Economic Development in China, India and East Asia

Economic Development in China, India and East Asia

Managing Change in the Twenty First Century

Kartik Roy, Hans Blomqvist and Cal Clark

This is a thorough and comprehensive study – both in terms of country coverage and in-depth analysis – covering the economic development of all the major economies in the Asian continent, namely China, India, Japan, South Korea, Taiwan, Malaysia and Singapore.

Chapter 7: Managing Development in the Asia States

Kartik Roy, Hans Blomqvist and Cal Clark

Subjects: asian studies, asian development, asian economics, development studies, asian development, development economics, economics and finance, asian economics, development economics, international economics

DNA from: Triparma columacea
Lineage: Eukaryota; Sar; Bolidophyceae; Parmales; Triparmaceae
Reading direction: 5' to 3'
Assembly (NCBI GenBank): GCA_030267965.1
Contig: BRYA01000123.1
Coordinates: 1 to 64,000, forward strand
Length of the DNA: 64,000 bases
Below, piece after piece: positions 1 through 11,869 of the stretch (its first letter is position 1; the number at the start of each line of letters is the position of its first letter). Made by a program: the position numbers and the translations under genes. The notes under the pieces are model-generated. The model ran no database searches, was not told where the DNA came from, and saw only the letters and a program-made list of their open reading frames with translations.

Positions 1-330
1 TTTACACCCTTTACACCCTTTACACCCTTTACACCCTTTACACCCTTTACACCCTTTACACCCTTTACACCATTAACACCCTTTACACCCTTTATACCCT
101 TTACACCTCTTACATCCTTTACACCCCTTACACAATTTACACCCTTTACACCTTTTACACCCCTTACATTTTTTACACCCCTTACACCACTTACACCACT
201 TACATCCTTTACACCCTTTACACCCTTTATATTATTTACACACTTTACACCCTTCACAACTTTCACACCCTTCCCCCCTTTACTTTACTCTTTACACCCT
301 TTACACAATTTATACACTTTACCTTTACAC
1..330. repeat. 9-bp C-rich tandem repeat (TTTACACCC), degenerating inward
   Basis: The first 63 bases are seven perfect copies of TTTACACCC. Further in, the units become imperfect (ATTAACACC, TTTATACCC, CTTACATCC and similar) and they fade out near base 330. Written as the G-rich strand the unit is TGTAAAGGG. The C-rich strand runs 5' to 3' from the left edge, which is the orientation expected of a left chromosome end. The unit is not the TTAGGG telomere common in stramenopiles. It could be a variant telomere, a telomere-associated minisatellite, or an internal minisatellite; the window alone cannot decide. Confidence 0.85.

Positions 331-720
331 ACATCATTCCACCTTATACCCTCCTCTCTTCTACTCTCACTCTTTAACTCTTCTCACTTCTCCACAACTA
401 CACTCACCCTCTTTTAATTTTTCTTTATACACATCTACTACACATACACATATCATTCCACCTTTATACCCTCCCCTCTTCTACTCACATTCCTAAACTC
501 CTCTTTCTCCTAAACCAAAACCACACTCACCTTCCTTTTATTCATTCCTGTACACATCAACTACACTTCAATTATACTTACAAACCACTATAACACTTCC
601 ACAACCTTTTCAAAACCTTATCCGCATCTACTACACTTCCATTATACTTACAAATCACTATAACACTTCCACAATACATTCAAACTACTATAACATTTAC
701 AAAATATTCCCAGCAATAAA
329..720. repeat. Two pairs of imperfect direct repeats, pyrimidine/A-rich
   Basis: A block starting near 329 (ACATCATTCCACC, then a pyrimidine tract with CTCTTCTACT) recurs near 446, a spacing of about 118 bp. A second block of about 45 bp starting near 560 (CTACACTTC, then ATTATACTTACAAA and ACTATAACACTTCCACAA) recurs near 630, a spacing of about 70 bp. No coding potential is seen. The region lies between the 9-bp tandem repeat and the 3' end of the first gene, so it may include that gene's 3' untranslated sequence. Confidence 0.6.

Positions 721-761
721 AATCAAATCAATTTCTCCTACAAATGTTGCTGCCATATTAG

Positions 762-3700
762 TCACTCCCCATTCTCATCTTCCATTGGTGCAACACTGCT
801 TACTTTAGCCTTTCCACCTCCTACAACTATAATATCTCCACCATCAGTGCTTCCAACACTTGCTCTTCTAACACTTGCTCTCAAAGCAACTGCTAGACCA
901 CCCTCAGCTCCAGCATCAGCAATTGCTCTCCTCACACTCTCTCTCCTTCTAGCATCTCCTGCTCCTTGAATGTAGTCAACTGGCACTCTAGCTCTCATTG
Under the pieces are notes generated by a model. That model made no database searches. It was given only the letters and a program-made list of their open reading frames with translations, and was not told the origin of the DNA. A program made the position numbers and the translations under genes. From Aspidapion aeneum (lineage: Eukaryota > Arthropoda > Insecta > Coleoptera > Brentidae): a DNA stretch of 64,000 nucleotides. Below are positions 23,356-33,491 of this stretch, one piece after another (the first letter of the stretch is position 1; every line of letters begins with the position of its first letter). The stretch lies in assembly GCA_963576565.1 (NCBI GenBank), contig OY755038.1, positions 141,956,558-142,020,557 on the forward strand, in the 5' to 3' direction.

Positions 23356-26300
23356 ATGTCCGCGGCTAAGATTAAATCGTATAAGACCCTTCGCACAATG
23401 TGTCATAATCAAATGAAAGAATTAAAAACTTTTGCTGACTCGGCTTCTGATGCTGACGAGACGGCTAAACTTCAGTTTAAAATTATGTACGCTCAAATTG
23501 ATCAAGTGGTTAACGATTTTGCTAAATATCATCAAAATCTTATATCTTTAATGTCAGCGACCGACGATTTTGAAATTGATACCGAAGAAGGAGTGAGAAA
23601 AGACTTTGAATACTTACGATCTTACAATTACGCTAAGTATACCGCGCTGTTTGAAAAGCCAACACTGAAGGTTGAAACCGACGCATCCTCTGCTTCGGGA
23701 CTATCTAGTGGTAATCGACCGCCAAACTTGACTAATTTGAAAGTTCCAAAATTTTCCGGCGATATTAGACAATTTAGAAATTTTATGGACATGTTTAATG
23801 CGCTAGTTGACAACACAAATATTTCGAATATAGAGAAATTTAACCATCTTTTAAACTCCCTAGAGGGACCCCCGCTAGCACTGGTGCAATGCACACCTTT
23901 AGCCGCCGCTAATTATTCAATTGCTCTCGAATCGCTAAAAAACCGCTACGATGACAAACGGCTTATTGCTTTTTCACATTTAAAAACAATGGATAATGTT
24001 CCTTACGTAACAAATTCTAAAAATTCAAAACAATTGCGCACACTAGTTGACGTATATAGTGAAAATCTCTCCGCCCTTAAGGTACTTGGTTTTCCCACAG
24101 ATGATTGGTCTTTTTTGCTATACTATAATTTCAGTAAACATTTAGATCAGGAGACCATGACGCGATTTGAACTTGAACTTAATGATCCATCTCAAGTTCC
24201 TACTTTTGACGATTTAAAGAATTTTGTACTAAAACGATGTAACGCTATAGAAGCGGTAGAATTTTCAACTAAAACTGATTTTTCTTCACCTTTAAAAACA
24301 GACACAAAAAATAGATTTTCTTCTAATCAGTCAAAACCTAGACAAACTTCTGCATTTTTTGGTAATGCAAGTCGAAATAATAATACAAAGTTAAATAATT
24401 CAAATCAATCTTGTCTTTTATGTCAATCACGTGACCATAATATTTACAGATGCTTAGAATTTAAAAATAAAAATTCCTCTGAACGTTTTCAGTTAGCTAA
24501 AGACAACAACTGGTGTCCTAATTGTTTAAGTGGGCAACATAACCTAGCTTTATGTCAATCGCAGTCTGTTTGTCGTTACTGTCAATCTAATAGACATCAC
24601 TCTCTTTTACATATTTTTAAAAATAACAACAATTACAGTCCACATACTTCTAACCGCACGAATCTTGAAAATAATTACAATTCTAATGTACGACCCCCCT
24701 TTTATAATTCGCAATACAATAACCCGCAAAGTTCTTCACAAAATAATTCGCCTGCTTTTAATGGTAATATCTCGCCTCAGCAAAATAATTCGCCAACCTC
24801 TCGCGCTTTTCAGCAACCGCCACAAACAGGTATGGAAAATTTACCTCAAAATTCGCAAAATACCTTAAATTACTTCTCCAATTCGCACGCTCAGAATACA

7. Managing development in the Asian states As discussed in detail in Chapters 1 and 2, the state almost inevitably plays a role, positive or negative, in a nation’s development efforts. In this chapter, we discuss how the Asian countries in our analysis managed their development programmes. It covers the historical background for these nations, their strategies for maintaining governmental legitimacy, the policies for promoting agricultural and industrial development that they adopted, and the necessity for focusing upon a broader conception of ‘human development’. Historical background As discussed in Chapters 2 and 3, the primary goal of development management in the Asian states since the early 1950s has been to maintain the legitimacy of governance regimes whose assumption of power involved considerable upheaval in all Asian societies. The promotion of development and industrialization came to be one of the central strategies for establishing and maintaining legitimacy in these countries. China and India In China, the People’s Liberation Army (PLA) and Mao Zedong led a communist revolution that threw the nationalist government out of power and installed a communist party-led government in 1949. The revolution contributed to the loss of human lives and enormous disruption to social and economic order. In 1949, the income inequality was modest in the rural areas in China (Myers, 1970; Brandt, 1997; Brandt and Sands, 1992). Thus, the revolution was a product of poverty and peasant nationalism rather than an outcome of income inequality (Bramall, 2009; Buck, 1937; Tawney, 1932). The breakup of India into three...

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